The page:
The month of June is dedicated to the Sacred Heart of Jesus. The Sacred Heart represents Christ’s love for all mankind.
O most holy heart of Jesus, fountain of every blessing, I adore you, I love you, and with lively sorrow for my sins I offer you this poor heart of mine. Make me humble, patient, pure and wholly obedient to your will. Grant, Good Jesus, that I may live in you and for you. Protect me in the midst of danger. Comfort me in my afflictions. Give me health of body, assistance in my temporal needs, your blessings on all that I do, and the grace of a holy death. Amen.
Think back on the times or a time when your heart was bursting of the power of God’s love, how did it make you feel?
What can you do to help foster the “Sacred Heart” for others around you?
The liturgy of the Church, the celebration of the sacraments, and the seasons of Lent and Easter are particular times when we pay attention to what Jesus Christ has done for us through his passion, death, Resurrection, and Ascension. Yet these are not the only times when we experience the Paschal Mystery. It is part of our everyday life; it is the undercurrent of all that we do and all that we are. – Loyola Press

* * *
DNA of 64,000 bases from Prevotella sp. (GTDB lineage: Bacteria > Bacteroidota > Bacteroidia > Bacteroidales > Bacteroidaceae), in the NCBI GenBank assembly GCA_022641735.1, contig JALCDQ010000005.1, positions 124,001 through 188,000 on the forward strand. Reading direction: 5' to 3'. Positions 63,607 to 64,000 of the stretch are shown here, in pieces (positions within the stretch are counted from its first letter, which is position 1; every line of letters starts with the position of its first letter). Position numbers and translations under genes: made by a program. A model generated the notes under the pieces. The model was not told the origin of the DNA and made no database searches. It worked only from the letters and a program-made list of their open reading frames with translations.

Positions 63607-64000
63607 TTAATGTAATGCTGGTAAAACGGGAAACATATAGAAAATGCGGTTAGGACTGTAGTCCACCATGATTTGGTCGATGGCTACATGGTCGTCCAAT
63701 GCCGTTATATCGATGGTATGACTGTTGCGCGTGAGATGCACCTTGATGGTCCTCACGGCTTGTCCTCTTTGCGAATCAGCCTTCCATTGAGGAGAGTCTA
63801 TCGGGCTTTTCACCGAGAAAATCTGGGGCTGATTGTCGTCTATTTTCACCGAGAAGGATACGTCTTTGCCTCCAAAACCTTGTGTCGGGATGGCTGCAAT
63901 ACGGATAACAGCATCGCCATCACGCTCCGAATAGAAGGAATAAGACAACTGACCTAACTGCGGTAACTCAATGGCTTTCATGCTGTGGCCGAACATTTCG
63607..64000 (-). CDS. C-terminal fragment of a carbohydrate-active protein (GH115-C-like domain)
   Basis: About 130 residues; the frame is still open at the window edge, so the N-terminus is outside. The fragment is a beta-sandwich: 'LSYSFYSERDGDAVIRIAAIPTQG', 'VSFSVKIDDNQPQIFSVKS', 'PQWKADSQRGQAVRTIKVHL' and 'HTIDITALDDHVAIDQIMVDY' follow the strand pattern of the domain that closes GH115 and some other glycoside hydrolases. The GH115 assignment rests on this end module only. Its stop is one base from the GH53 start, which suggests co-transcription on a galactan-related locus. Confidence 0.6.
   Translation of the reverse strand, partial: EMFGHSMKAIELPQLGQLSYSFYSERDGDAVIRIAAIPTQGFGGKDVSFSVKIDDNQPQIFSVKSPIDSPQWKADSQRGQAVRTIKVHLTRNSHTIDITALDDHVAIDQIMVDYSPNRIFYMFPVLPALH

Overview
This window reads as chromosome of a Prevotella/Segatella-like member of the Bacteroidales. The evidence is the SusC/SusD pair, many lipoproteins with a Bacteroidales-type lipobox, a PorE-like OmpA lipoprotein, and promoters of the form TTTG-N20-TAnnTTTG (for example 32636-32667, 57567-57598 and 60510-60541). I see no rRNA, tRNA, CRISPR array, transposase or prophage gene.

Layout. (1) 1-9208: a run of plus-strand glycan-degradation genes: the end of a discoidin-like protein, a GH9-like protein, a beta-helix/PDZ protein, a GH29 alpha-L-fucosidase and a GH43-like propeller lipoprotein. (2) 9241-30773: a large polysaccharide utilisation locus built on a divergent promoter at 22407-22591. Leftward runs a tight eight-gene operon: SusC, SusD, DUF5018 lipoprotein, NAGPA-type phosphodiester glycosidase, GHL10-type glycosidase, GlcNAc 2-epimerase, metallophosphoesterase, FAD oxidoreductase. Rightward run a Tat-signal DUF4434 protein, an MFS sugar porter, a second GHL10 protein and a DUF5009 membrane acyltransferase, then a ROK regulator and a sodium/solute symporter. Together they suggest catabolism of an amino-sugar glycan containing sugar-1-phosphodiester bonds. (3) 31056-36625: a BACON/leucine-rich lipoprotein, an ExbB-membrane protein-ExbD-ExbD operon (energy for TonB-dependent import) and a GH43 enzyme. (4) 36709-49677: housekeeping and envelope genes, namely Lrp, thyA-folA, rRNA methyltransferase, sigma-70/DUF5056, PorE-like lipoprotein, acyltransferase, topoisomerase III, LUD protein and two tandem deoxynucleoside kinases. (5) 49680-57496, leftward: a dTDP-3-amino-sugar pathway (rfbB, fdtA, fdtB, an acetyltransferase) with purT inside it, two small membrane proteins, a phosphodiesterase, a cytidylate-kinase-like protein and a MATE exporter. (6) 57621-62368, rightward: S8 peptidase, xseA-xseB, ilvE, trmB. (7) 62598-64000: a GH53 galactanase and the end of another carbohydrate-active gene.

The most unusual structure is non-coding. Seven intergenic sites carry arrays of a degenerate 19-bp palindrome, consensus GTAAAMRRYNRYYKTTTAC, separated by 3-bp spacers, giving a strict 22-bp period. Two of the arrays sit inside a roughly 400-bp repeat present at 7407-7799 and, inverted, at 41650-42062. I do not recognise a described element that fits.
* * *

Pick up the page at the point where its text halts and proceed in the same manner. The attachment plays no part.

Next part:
Think about your own life. What is a dying or rising that you have experienced today, this week, this year? Reflect on that experience in light of the event of Jesus Christ’s passion, death, Resurrection, and Ascension.
The Paschal Mystery illustrates to us how Jesus showed how new life can come from death. Can you think of a time where you found meaning/strength in tough times, where there was light in the darkness?
“O Jesus, divine Shepherd of the spirit, you have called the Apostles in order to make them fishermen of men, you still attract to you burning spirits and generous young people, in order to render them your followers and ministers to us” (Pope Paul VI launching the 1st World Day of Prayer for Vocations)
Vocations are a calling to serve the Lord and share your talents that God has provided, some examples would be to answer the call to enter a community of Faith such as a priest or nun or for the lay person whether it is the profession you choose or one’s decision to marry or not, God has a role for you.
What calling does God have for you?
The call for vocations is primarily focused on our youth, generally prior to adulthood. Does the call stop once one has chosen his career and become an adult or do you think we could be called throughout our life?
O Virgin Mary, Our Lady of the Most Blessed Sacrament, the glory of Christians, the joy of the universal Church, and the hope of the world, pray for us. Kindle in all the faithful a lively devotion to the most Holy Eucharist, so that they may all be made worthy to receive Holy Communion every day.
Our Lady of the Most Blessed Sacrament, pray for us!
May is the month of Mary; take this time to reflect on what tremendous hardships she must have endured as the mother of Jesus.